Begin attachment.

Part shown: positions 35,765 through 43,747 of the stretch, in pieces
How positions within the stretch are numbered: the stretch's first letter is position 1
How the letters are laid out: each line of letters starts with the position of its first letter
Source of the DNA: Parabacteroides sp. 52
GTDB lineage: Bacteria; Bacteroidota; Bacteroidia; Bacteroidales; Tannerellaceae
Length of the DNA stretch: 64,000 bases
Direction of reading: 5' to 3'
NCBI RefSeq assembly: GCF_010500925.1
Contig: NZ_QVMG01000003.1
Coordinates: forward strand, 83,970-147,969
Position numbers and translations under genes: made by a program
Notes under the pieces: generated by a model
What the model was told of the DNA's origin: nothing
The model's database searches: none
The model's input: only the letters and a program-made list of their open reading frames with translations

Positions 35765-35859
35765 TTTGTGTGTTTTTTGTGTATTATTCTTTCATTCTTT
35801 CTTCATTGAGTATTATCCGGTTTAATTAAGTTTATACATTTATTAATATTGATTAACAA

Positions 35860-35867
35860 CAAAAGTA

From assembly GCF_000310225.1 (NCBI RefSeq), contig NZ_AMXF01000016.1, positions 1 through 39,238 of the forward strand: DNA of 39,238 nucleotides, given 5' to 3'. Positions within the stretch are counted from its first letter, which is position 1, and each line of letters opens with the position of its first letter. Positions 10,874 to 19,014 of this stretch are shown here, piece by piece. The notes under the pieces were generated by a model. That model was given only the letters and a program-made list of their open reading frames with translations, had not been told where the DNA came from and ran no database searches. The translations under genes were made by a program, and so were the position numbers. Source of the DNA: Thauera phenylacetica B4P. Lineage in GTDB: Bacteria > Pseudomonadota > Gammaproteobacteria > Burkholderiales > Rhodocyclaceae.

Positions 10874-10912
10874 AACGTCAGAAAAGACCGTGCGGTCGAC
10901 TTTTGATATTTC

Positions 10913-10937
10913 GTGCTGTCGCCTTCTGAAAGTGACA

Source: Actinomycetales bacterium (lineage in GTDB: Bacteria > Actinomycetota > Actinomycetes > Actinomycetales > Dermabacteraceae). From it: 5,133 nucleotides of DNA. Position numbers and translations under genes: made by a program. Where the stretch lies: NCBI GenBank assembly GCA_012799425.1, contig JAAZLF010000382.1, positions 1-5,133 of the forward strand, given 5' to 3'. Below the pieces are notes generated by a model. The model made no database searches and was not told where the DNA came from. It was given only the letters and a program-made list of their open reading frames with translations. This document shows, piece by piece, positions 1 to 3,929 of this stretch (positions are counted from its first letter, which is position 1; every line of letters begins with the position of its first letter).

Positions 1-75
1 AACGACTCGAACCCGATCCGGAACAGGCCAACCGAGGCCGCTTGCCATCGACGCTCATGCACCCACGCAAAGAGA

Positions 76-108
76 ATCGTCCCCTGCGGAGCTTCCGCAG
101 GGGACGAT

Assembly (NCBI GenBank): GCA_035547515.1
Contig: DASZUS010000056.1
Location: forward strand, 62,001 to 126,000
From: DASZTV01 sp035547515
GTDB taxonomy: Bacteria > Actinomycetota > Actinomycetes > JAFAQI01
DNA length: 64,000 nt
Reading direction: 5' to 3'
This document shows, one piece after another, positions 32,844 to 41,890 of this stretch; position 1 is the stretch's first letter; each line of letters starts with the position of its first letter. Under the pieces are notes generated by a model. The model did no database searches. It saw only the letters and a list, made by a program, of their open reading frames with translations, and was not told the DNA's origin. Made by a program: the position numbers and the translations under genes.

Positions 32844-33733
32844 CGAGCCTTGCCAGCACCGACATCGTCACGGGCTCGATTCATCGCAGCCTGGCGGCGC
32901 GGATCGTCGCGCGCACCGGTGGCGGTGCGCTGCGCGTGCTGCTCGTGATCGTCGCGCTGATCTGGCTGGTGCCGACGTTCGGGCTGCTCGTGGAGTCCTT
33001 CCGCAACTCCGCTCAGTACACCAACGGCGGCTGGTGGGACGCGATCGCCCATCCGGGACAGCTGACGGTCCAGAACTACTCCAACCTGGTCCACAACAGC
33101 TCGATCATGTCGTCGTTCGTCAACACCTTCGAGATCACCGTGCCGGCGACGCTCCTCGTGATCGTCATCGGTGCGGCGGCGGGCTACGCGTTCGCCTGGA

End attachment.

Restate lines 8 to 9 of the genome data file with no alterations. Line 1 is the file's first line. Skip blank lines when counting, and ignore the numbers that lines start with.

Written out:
NCBI RefSeq assembly: GCF_010500925.1
Contig: NZ_QVMG01000003.1